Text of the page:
Question 1: I receive a partial pension based on income. My husband works full time and I have income from an investment property. If my husband’s income goes up, my pension goes down. What happens if I notify Centrelink that the tenants have left and I have no rental income?

Centrelink has an income and asset test, and it applies any test that results in lower retirement payments.

Your investment property will be subject to the asset test, whether or not it is leased.

However, if you have a loan against the investment property, Centrelink will deduct it from the value of the property – that is, they will use the equity in your asset, but only if the loan is secured by investment property.

For example, if your investment property is worth $ 500,000 and the loan is worth $ 200,000, then Centrelink will count $ 300,000 as part of the asset test.

However, if the loan for your investment is secured by your primary residence, you cannot deduct the loan from the value of the investment property.

If the loan is secured by both properties, Centrelink will deduct a portion of the loan from the appraised value.

As part of the income test, if you do not receive any rent, you should immediately notify Centrelink as it will assess no income against the investment property under the income test.

Depending on your overall situation and other assets, you can switch from an income test to an asset test.

In any case, it looks like you can benefit from an increase in your pension and you must inform Centrelink of your current situation.

Question 2: Hello, I have just arrived in Australia from New Zealand. It took me a while to settle down. I want to make the maximum contribution to my retirement pension during this fiscal year to get the maximum tax benefits. Question: What is my maximum amount? Could this be based on when I arrived in Australia or when I found a job? Thank you

The pension contribution limits are based on a financial year, regardless of the length of your stay in the country or the length of your work.

For the 2021-2022 fiscal year, the concessional limit (tax deductible) is $ 27,500.

This ceiling includes employer contributions, wage sacrifice contributions and personal contributions for which you are requesting a tax deduction.

In addition to that, you can also potentially use “deferred” contributions. Carry-over agreements involve access to unused concessional ceilings from previous years. People accumulate an unused amount of concessional contributions when they earn less than the allowable amount in a fiscal year.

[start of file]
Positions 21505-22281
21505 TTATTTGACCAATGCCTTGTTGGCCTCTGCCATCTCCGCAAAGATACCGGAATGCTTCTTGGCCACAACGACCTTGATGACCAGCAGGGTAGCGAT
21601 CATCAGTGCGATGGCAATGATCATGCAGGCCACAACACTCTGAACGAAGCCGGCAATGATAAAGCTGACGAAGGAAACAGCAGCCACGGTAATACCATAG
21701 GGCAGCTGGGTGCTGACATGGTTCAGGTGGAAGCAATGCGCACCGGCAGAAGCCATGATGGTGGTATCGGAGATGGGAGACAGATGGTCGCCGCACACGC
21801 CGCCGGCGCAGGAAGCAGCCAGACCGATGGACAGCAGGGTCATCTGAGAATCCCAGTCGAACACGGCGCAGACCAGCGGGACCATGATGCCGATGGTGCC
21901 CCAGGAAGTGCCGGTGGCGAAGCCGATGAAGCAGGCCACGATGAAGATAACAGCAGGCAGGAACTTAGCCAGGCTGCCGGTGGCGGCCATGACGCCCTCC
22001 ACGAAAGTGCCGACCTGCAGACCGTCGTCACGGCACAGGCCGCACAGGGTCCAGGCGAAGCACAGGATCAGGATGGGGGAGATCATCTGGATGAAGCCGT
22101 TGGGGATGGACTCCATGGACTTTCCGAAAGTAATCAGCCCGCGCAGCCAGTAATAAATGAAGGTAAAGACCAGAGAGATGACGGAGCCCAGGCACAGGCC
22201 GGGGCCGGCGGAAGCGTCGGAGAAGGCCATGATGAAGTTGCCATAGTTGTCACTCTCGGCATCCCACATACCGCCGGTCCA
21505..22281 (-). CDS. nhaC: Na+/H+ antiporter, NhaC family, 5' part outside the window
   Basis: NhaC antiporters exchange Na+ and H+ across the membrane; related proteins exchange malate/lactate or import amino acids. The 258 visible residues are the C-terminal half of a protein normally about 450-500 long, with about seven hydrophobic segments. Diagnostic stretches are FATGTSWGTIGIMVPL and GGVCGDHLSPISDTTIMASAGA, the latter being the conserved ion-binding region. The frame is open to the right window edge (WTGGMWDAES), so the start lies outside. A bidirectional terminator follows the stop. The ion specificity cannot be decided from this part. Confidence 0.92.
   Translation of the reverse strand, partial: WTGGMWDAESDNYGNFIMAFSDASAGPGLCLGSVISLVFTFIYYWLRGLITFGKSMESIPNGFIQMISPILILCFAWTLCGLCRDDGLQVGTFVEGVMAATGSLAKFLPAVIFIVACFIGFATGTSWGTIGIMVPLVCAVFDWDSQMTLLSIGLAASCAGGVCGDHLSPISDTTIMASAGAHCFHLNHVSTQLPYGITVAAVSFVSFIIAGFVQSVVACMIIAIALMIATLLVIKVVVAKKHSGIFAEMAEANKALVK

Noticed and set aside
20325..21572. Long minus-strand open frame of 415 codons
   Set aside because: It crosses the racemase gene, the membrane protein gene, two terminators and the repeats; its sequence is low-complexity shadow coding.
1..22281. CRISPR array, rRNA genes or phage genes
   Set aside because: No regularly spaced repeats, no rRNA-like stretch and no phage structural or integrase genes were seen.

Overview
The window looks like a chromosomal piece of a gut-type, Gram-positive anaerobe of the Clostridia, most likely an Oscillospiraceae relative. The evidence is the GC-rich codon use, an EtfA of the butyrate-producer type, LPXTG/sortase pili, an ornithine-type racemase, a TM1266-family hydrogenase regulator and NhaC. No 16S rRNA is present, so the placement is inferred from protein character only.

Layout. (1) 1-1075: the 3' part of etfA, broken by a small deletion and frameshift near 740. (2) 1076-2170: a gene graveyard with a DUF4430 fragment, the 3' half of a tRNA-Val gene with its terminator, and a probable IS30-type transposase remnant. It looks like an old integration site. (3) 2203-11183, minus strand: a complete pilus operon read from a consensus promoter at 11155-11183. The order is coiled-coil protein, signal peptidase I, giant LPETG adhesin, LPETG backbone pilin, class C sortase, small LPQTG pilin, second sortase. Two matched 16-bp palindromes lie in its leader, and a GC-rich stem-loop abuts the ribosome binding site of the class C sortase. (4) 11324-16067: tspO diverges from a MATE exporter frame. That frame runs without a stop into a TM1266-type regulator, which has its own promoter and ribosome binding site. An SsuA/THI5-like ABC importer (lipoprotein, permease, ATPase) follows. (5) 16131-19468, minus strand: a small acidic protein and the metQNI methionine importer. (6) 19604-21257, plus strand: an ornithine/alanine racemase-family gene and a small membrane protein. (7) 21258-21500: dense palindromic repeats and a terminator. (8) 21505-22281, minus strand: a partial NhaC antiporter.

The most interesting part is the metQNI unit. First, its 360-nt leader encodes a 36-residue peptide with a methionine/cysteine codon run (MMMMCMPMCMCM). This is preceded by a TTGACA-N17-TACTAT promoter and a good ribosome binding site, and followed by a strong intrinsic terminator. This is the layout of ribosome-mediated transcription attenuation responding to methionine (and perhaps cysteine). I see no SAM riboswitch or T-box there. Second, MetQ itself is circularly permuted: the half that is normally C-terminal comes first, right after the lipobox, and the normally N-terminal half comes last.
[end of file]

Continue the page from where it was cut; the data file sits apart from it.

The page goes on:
Even if you weren’t in Australia in previous years, you can still use this rule. I have already detailed how this strategy might work.

I suggest creating a MyGov account and linking it to the ATO online service. This way, you can track your concessional contributions and how much you can contribute without going over your cap.

A number of super funds in the industry offer super contribution advice at no additional cost, so it may be worth contacting your fund to see if they can help you determine an appropriate contribution level.

Question 3: My daughter is an Australian citizen who works in Singapore. Can she make (voluntary) contributions to an Australian pension fund?

The short answer is yes.

Anyone under the age of 67 can make a voluntary contribution to super, whether or not they are in Australia. However, you must ensure that the TFN is registered on the account.

Your daughter’s living conditions will also have no effect on when she can access her super. The same access rules will apply whether or not she lives abroad.

If your daughter was considering making pre-tax or tax-deductible contributions, she should get specific tax advice as it can be very complex.

Craig Sankey is a Chartered Financial Advisor and Head of Technical Services and Advisory Activation at Industry Fund Services

Warning: The answers provided are general in nature and while motivated by the questions asked, they have been prepared without considering all of your goals, financial situation or needs.

Before relying on any information, be sure to consider the relevance of the information to your goals, financial situation, or needs. As far as the law allows, no liability for errors or omissions is accepted by IFS and its representatives.

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